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Editorial ARTICLE

Front. Genet., 08 April 2015 | https://doi.org/10.3389/fgene.2015.00133

Associating rare genetic variants with human diseases

  • Division of Statistical Genomics, Washington University School of Medicine, St. Louis, MO, USA

Genome researches have revealed that a large portion (over 50%) of genetic variants on human chromosomes are rare variants (RVs) with extremely low allele frequency (usually defined as less than 1%) in populations. In recent years, advances of DNA genotyping and sequencing technologies have been facilitating the discovery of RVs, and the association between RVs and human diseases is of rapidly growing interest in understanding genetic and molecular mechanism of both common and rare diseases (Cirulli and Goldstein, 2010; Gibson, 2012).

As a potential source of contribution to the “missing heritability” that cannot be explained by common variants in most SNP-array based genome wide association studies (GWAS), RVs have been identified to be associated with some human diseases or disease-related complex traits, such as cholesterol level (Cohen et al., 2004), hypertriglyceridemia (Johansen et al., 2010), autoimmune disease (Hunt et al., 2012), and Alzheimer's disease (Lord et al., 2014). In spite of these findings, it is still quite challenging to identify the RV association for many diseases and traits, due to the rarity of RVs in populations.

When allele frequencies become very low, the odds of observing RVs in study samples will be small. As a result, the lack of variation in the observed data usually makes the statistical test of association significantly underpowered, which has been widely recognized as the major issue in most RV association studies. To improve the power, numerous statistical methods have been developed, investigated, and used in recent years (Bansal et al., 2010; Basu and Pan, 2011; Ladouceur et al., 2012; Dering et al., 2014; Lee et al., 2014), mostly based on a hypothesis that multiple RVs within a genetic unit (usually a gene) may function in a similar way and collectively contribute to a disease (such phenomena have been observed in many diseases). These methods can be categorized into burden test, non-burden test, and unified test. When burden tests, e.g., CMC (Li and Leal, 2008) and WSS (Madsen and Browning, 2009), are designed for detecting the association of a genotypic “burden” score summarized from a set of RVs, non-burden tests keep individual RVs as individual variables and evaluate whether at least one of multiple RVs is associated with the trait (Wu et al., 2011; Kim et al., 2014; Wang, 2014), and unified tests provide a hybrid analysis combining both burden and non-burden tests (Lee et al., 2012; Sun et al., 2013). In general, burden tests are more powerful when the portion of causal variants increases, non-burden tests may outperform when only a small portion of variants are causal, and unified tests provide an optimized balance between burden and non-burden methods (Lee et al., 2012). One key feature of these methods is that they test the collective effect (not individual effects) of multiple RVs as an entire group, therefore, once the association of a group of RVs is identified, further analyses are still required to determine which one or ones in the group cause the association. Another limitation is that although these methods provide useful tools for association analysis, they usually lack the estimation of heritability of RVs; further analyses of heritability using appropriate methods, e.g., bootstrap-sample-split algorithms (Liu and Leal, 2012), are still warranted.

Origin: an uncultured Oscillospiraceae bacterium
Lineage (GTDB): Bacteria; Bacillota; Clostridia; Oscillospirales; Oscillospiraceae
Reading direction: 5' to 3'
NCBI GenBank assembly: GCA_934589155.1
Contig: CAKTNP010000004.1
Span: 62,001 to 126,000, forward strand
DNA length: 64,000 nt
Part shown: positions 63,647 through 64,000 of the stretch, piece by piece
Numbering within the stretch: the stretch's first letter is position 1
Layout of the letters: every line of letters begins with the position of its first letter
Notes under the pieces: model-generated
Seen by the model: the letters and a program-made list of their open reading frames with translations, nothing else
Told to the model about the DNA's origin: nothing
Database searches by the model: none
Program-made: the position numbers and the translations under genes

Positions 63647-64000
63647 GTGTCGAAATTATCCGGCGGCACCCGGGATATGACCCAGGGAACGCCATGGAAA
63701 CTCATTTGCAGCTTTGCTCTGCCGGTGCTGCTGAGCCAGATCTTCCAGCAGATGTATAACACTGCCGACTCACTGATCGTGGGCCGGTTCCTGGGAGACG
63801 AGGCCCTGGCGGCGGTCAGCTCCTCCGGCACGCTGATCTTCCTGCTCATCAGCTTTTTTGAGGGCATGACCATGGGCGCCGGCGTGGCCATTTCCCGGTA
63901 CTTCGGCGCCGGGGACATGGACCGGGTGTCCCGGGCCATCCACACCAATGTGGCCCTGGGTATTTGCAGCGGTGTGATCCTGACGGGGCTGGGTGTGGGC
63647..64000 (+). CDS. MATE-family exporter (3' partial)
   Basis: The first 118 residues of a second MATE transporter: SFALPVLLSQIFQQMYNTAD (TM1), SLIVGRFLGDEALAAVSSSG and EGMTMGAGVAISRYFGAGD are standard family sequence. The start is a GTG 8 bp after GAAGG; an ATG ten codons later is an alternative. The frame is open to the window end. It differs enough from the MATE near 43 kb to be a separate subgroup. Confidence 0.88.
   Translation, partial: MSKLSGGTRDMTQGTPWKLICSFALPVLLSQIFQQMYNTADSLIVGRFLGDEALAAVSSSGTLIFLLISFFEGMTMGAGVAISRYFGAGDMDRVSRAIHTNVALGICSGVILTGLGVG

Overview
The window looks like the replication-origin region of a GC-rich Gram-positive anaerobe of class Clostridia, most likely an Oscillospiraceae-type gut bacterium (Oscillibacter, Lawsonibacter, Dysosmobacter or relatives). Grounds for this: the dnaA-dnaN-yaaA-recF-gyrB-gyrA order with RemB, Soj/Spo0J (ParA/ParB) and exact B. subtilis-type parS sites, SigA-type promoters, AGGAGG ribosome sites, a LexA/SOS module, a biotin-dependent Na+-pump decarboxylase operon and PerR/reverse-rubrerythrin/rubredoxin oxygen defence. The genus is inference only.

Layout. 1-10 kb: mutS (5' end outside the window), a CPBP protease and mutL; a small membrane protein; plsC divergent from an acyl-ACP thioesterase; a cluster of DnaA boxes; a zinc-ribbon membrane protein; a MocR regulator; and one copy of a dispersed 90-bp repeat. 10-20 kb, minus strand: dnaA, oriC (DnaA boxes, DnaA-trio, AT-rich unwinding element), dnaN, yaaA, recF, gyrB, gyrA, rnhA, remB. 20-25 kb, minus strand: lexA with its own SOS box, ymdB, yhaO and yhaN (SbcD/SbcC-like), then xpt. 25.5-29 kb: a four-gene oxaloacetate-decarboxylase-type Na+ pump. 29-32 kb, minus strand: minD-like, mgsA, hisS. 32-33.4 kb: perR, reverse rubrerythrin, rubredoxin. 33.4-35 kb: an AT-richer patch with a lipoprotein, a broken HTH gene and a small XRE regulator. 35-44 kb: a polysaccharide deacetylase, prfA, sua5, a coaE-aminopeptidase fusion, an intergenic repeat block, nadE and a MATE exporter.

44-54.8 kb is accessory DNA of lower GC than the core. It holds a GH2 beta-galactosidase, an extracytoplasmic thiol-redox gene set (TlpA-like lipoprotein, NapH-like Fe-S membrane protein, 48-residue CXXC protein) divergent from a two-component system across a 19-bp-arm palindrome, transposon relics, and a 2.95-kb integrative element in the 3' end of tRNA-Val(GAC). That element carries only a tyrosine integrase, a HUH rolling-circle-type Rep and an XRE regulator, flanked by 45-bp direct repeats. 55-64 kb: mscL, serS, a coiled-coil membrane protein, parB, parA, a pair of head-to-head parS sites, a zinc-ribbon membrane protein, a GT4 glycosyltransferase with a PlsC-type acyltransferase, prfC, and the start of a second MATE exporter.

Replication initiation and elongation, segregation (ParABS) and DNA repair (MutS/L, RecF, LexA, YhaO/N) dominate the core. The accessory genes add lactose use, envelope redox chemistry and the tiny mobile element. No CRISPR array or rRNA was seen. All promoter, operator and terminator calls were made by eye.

The main benefit from collective tests is that statistical power can be substantially increased if the majority (or a significant portion) of a set of RVs have effects on a trait. However, the power can be compromised by neutral or “noise” variants (i.e., the variants with no effects) mingled in analysis. To deal with this issue, many bioinformatics databases and tools (Adzhubei et al., 2010; Wang et al., 2010; Preeprem and Gibson, 2014) have been used to annotate or predict the functions of RVs, and the variants that are unlikely to have functions (e.g., synonymous variants) are usually excluded. For those RVs kept in an analysis after the exclusion based on bioinformatics prediction, since their contributions to a trait could be very different, many methods have been proposed to assign different weights to individual RVs when building a collective test. Weights for individual RVs can be determined by, for example, allele frequency (Madsen and Browning, 2009), genotyping score, annotation score, and many statistics or probabilities estimated from the experimental and/or public data. Particularly, adaptive weighting methods (Lin and Tang, 2011; Pan and Shen, 2011; Zhang et al., 2011) even allow weights to be learned from an initial association analysis using the observed genotype and phenotype data; usually, these methods can improve power at a cost of computational burden, especially when sample sizes are large.